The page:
At one point, conversations about aircraft, submarines and infantry duties overlapped as coffee flowed freely Friday morning during an informal monthly gathering of local veterans at the Lamp Post Café.
“I want every one of you to write down a little something about yourself. Everybody’s got a story, right?” said Jim Fields, who organized the First Friday group along with fellow veteran Wayne Davison. Fields spotted Davison at the back of the room and encouraged him to write about his experiences serving aboard submarines, adding such personal stories will be shared with the group in the months ahead.
“Pick one of the older guys — I’m pretty young,” Davison replied, earning a laugh from the friendly crowd and starting another conversation with a nearby Navy vet about their time aboard diesel-powered “pig boats,” as well as missile-bearing “boomers.”
Davison said he still hopes to involve more female veterans in the organization.
Brenda Drolet of Chicago was the only woman in the crowd, although she was quick to say she was there in a support role accompanying Navy veterans Isaac Mullins, Paul Worthington and Chris Geise.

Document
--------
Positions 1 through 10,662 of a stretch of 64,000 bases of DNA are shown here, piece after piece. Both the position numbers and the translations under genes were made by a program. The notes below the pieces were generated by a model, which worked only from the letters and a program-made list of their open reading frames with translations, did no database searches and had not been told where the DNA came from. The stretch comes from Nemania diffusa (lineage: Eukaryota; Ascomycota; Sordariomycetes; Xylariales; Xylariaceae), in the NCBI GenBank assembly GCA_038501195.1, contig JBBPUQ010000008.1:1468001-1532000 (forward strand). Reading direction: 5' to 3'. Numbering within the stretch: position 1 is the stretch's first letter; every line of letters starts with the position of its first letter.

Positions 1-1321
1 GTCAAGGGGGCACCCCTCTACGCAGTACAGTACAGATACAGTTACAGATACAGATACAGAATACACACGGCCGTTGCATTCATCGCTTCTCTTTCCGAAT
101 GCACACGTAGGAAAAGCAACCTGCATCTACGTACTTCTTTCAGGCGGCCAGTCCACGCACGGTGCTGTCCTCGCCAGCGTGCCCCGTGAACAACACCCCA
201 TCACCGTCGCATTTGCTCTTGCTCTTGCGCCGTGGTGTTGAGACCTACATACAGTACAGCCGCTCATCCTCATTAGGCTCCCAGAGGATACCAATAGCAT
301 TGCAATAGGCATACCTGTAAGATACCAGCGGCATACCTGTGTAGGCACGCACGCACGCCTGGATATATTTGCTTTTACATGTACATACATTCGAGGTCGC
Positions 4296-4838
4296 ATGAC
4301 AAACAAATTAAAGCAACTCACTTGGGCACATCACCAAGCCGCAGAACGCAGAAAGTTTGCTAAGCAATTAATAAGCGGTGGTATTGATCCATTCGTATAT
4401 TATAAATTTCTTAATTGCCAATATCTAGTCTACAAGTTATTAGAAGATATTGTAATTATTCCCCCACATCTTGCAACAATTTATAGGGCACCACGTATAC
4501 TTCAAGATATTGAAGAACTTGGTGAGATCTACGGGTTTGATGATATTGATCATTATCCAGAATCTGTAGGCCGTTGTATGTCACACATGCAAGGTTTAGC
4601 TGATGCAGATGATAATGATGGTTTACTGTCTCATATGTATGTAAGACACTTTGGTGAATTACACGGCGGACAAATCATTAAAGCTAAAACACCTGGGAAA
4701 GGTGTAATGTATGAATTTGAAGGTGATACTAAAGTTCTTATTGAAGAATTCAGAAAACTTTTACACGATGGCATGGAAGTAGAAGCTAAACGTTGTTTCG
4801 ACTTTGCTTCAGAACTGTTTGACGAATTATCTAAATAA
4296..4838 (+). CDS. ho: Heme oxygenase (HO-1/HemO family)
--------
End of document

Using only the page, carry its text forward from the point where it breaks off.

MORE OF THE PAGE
“As a female and not a veteran, I think this is something a lot of females would be interested in,” Drolet said. “I’m sure there’s lot of stories right here in this room. And, as a civilian it gives us a chance to say ‘thank you.’”
Matt Potter of the Eastern Kentucky Military Historical Society said he spent the morning passing along information, signing people up for a proposed bus trip to the Air Force Museum at Wright-Patterson AFB and enjoying the casual conversations.
“The personal stories ... that’s what I miss. Our group has kind of gotten away from that,” Potter observed, later noting society board member Bill Martin has arranged an affordable excursion to the museum, with an optional overnight stay in the old officers’ barracks on base. Of the eight who signed up for the September journey to Ohio, Potter said six indicated they want to take advantage of the overnight option.
Wearing a “combat Infantryman” cap, James Fields of Ashland shared an album of photos and documents with Potter, pointing out a 1953 photo from Time magazine that captured a mass of casualties at “Outpost Harry,” where he served. The Korean War veteran spent a few minutes describing the incredible cold that greeted fellow soldiers and him upon arrival and later observed that may have been the most comfortable part of his year in that country.
“I was there when it ended,” James Fields told Potter, explaining he and others near the front line were advised to “just keep our heads down for 12 hours” despite enemy fire while awaiting the negotiated cease fire.
The group will meet again at 9 a.m. May 3 at the restaurant at the corner of 15th Street and Greenup Avenue.
TIM PRESTON can be reached at email@example.com or (606) 326-2651.